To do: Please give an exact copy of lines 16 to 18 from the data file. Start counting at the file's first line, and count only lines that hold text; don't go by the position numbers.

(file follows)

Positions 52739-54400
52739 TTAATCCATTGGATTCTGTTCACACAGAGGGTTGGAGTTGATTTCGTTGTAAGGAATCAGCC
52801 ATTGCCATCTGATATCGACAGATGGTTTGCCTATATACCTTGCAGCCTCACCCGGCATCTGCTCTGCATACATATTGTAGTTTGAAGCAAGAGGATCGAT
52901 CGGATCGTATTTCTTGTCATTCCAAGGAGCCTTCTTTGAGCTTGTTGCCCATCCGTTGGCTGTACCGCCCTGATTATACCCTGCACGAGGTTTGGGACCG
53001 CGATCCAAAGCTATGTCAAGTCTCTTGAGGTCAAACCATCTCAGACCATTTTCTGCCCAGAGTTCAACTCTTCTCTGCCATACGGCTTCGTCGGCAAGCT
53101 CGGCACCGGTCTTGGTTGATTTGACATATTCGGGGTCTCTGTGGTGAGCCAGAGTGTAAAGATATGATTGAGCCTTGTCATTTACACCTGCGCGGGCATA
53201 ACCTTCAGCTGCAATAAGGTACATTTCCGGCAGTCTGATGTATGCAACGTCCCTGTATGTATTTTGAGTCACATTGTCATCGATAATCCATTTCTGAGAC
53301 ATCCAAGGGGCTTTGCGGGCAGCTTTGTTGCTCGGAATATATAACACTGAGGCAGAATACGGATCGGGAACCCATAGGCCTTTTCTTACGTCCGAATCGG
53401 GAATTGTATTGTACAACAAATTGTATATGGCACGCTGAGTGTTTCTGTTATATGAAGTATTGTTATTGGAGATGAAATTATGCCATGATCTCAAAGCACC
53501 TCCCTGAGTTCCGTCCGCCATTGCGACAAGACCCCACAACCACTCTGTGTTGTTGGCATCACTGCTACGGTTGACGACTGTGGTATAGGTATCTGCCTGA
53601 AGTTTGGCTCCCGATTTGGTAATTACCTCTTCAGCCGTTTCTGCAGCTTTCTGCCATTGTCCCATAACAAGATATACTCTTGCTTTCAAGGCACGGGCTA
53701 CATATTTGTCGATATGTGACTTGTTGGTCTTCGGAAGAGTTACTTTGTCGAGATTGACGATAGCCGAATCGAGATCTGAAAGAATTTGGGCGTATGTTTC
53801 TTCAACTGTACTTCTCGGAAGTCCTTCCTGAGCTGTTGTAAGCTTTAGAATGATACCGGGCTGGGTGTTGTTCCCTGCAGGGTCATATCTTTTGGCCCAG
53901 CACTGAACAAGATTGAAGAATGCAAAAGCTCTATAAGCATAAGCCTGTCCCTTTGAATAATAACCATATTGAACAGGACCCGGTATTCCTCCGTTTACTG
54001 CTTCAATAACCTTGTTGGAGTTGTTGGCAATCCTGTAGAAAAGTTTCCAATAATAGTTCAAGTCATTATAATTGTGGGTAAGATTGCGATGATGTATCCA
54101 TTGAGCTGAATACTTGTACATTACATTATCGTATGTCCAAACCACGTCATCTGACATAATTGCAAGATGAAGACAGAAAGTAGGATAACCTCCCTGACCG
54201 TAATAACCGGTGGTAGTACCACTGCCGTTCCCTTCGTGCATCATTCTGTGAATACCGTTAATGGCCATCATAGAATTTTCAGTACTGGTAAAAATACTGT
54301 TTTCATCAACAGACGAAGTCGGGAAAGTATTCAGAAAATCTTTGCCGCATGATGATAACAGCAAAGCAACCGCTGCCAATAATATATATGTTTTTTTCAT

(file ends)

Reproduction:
54101 TTGAGCTGAATACTTGTACATTACATTATCGTATGTCCAAACCACGTCATCTGACATAATTGCAAGATGAAGACAGAAAGTAGGATAACCTCCCTGACCG
54201 TAATAACCGGTGGTAGTACCACTGCCGTTCCCTTCGTGCATCATTCTGTGAATACCGTTAATGGCCATCATAGAATTTTCAGTACTGGTAAAAATACTGT
54301 TTTCATCAACAGACGAAGTCGGGAAAGTATTCAGAAAATCTTTGCCGCATGATGATAACAGCAAAGCAACCGCTGCCAATAATATATATGTTTTTTTCAT